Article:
Below the Surface

below-the-surface

Rose of Heart Painting by Damika Davis

We never know the impact hurt has on someone because we have gotten used to seeing them masking it on the outside and keeping it moving. In the midst of this taking place we generally hear someone else comforting the hurting by saying, “you will be fine.” We hear this when someone has a death in the family. We hear this when someone is ill. We hear this at the end of a relationship. We may also her this when someone has an accident. The question I have often pondered in my mind is, how do they know everything will be fine when we can’t see the hurt below the surface?

This past weekend, while stopped at a traffic light I was rear ended by a young lady with a minivan full of kids. The impact jolted both my daughter and I forward and back into our seats. After exiting our vehicles, the young lady apologized and admitted she was distracted and in the same breath told me I would be fine. Since she couldn’t visibly see any damage (although we both could see that my bumper slightly shifted) she figured we were good. She was very nonchalant about the accident and ready to drive off keeping things moving.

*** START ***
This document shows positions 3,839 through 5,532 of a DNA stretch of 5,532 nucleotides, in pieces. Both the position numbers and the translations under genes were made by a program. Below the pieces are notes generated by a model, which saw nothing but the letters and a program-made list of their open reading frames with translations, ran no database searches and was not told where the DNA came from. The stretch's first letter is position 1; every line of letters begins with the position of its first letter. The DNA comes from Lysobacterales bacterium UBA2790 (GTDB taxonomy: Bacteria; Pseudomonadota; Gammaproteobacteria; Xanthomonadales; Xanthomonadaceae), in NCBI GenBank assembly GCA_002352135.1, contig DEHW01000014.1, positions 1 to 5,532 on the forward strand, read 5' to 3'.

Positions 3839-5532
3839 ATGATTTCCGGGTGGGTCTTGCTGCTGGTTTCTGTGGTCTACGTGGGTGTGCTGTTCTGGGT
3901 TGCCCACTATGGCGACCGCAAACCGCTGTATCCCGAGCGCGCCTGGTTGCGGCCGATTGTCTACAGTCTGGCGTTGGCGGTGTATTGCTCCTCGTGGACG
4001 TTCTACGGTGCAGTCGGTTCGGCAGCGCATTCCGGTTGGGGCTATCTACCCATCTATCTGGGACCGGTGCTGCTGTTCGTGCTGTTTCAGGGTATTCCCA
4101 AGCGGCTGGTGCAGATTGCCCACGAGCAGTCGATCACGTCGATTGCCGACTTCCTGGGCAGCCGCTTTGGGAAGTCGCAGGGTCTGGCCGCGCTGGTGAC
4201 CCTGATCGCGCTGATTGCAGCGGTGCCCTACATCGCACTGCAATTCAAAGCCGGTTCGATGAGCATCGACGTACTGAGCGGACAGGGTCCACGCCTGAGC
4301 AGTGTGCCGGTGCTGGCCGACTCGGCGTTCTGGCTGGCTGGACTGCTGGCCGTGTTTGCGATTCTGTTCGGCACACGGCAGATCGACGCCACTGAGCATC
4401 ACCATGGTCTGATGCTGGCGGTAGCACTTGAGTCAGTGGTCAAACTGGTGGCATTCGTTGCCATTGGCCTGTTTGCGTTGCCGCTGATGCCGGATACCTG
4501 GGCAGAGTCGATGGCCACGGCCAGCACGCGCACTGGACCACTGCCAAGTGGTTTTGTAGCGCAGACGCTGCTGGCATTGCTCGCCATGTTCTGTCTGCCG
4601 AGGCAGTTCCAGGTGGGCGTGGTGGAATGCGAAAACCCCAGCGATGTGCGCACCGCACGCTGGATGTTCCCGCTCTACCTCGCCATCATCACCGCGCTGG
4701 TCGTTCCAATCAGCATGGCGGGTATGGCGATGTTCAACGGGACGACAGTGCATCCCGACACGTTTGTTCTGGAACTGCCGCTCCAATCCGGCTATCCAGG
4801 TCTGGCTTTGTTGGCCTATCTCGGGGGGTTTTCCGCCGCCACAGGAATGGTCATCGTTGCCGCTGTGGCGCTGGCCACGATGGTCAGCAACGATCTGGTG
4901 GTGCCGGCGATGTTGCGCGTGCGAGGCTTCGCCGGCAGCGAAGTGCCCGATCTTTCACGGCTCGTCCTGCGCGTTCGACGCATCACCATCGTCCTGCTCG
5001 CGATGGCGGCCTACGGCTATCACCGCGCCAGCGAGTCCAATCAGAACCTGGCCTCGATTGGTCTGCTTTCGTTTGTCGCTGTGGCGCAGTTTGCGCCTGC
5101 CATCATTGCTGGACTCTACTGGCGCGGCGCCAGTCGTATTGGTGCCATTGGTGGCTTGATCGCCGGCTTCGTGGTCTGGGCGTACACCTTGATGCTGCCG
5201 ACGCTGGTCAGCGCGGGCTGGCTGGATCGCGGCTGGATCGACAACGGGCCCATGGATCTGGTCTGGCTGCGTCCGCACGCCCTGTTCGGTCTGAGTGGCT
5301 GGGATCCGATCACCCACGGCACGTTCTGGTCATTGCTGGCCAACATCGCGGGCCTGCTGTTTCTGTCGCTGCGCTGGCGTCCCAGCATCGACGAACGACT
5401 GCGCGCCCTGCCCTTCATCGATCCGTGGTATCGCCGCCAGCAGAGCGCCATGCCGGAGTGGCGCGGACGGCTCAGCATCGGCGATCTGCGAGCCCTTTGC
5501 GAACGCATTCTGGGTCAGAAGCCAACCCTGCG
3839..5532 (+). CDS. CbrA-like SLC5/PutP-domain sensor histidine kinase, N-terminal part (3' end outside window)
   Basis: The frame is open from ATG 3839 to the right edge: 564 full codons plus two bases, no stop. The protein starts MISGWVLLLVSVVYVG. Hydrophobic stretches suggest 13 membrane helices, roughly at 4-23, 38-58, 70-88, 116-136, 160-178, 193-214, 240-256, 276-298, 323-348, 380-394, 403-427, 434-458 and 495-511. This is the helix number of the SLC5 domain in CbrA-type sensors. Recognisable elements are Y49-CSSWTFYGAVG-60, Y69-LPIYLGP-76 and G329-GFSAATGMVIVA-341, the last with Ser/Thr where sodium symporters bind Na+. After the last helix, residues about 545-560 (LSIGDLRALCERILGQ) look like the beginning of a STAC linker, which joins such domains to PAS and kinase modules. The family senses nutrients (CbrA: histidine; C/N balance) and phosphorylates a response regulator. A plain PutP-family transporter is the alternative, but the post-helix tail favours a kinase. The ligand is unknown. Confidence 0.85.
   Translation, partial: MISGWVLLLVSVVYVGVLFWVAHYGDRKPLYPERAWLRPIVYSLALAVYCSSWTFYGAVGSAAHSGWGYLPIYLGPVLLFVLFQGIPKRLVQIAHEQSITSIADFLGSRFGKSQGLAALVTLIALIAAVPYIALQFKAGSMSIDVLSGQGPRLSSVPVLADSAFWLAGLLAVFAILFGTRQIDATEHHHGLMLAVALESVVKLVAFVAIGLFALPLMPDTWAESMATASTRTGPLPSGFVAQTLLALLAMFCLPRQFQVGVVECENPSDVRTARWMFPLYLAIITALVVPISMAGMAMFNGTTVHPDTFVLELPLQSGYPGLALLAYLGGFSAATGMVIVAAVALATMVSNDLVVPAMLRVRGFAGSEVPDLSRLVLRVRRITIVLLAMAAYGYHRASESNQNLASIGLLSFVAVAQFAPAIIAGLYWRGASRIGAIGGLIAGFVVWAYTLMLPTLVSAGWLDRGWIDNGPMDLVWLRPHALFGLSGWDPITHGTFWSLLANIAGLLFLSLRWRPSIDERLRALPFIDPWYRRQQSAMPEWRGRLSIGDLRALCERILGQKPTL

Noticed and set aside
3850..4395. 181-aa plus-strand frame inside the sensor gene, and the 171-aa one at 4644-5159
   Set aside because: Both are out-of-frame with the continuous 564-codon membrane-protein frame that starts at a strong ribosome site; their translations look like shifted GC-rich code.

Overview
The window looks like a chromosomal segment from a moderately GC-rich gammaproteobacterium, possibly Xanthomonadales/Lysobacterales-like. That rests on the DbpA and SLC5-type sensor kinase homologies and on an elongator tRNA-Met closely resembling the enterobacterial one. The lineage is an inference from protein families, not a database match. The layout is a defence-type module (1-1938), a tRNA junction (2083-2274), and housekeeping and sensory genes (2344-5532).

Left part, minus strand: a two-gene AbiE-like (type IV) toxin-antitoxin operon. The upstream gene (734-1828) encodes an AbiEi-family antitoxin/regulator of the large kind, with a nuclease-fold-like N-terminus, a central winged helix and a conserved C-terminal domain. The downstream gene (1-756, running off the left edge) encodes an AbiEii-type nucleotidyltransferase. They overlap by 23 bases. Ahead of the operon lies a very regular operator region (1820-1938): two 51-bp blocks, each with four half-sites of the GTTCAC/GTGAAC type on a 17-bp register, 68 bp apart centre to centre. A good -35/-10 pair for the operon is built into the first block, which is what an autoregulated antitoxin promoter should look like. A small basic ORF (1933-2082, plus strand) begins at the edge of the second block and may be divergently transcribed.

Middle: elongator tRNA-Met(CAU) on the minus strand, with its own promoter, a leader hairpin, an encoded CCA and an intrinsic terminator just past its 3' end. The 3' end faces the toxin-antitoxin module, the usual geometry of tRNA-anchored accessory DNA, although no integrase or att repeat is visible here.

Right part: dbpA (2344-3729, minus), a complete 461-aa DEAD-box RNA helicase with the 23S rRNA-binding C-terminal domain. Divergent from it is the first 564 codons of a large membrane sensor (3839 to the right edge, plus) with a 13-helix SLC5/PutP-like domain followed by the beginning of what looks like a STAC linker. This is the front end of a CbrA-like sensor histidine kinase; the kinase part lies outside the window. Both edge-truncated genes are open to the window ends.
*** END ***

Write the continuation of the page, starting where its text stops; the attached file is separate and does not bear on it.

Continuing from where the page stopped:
I have seen this same type of nonchalant behavior so many times in the workplace, in my relationships, at my daughter’s school, and in our communities. There seems to be little or no regard for how we treat each other, how we speak to each other, or about the actions we have taken that negatively impacted someone else. It’s not a big deal to the person who caused the hurt so they figure it should not be a big deal to the person they hurt. Food for thought, just because the hurt lies beneath the surface doesn’t mean that it isn’t valid.

We have to really get to the point where we can voice our hurt. We have to get a point that when we are the one doing the hurting we at least try to empathize with the person we hurt. We have to get to the point that we are not so quick to disregard the feelings of someone who is hurting and move on. We have to get to a point that we comfort those in trouble the same way God has comforted us (2 Corinthians 1:4). We should able to offer the same type of comfort when we are comforting others and doing more than saying “you will be fine.” I am so grateful that God is always there to comfort me to let me know that I can endure even through the hurt that is below the surface.

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One thought on “Below the Surface

  1. This was an eye opener for me! I will definitely try to be more aware before I use the words “You will be fine”. I believe the most appropriate is “Are you o.k?”

    Liked by 1 person

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